The End of Super Cheap Fares: Factors Driving Airfare Increases

Passenger aircraft and rising airfare. Discount and booking air ticket. Flight inflation and fuel squandering

Gone are the days of unbelievably low plane fares, according to industry experts. Ryanair CEO Michael O’Leary recently conceded that €10 ($10.80) bargain tickets are a thing of the past. In fact, the airline’s average ticket prices are expected to rise by €40 to €50 ($43-$57) in the coming years due to soaring jet fuel prices. Harald Zeiss, a sustainability researcher at Harz University of Applied Sciences in Germany, supports this claim, stating that fossil fuels will become increasingly expensive, forcing airlines to pass on the rising costs to customers.

Environmental Pressures and the Cost of Flying: The aviation industry is facing mounting pressure to address its environmental impact. Werner Reh, spokesperson for the transport working group at the environmental protection association BUND, argues that the true environmental costs of flying should be reflected in airfares. According to Reh, one ton of CO2 causes climate damage worth €180 ($195). He suggests implementing a kerosene tax as the simplest means to account for these costs. However, Reh acknowledges the challenges of implementing such a tax internationally.

Sustainable Fuels and Rising Expenses: As the use of sustainable aviation fuels (SAF) becomes more prevalent, airlines are projected to face increased costs. The EU’s “Fit for 55” measures, aimed at reducing net greenhouse gas emissions by 55% by 2030, require the use of more sustainable aviation fuels, including mixed fuels. Pricewaterhouse Coopers Germany’s recent study suggests that airlines may experience fuel cost increases of up to 16% per ton compared to traditional fossil kerosene. Jan Wille, co-author of the study, emphasizes that those seeking sustainable flying options in the future should be prepared to pay more.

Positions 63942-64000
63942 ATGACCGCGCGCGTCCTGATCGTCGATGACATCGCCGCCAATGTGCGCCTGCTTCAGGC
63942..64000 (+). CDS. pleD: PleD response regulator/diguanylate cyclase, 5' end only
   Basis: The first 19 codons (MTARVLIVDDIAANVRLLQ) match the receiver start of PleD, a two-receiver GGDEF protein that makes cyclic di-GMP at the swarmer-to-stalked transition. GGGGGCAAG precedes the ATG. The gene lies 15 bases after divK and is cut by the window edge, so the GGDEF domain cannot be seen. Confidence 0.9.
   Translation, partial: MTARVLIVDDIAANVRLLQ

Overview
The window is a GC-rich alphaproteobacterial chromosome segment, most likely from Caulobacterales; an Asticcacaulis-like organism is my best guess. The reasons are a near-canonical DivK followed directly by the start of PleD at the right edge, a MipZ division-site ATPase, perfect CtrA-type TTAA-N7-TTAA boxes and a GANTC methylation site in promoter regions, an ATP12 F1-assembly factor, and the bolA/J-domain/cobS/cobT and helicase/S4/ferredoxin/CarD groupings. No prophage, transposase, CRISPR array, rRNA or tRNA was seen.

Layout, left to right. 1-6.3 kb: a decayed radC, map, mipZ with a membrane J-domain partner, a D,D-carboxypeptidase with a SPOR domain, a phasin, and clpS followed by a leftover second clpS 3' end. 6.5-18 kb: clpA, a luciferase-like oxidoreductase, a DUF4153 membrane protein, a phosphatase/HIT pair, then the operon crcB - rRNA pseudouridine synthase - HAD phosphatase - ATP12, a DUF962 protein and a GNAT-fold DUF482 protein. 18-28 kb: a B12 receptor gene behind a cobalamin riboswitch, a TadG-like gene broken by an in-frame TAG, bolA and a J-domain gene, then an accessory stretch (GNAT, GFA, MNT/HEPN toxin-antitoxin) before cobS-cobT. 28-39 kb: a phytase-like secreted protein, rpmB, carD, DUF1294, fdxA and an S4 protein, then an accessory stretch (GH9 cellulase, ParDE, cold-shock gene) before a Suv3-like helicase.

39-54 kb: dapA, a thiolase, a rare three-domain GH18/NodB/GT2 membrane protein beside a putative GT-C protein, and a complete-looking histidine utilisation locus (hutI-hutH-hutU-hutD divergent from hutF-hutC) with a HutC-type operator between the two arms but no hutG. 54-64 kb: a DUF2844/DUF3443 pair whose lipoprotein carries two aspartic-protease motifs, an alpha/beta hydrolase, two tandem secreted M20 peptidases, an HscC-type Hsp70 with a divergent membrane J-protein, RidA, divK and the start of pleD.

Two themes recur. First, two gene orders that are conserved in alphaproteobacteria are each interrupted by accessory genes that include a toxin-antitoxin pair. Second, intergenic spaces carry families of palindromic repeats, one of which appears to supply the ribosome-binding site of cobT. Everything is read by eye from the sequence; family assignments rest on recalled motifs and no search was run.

Implications for Ticket Prices: According to the economic research institute SEO Amsterdam Economics, the “Fit for 55” package is projected to raise the price of a round-trip flight within Europe over a 3,000-kilometer distance by €45 ($49) by 2030 and €65 ($71) by 2035. Additionally, a separate study estimates that achieving carbon neutrality in European aviation by 2050 will cost a total of €820 billion ($897 billion), resulting in higher ticket prices.

As the aviation industry faces increased scrutiny over its environmental impact, the days of extremely low fares seem to be fading away. Rising fuel prices, environmental considerations, and the shift towards sustainable fuels all contribute to the expected rise in airfares. Passengers should anticipate adjusting their budgets to accommodate these changes in the years to come.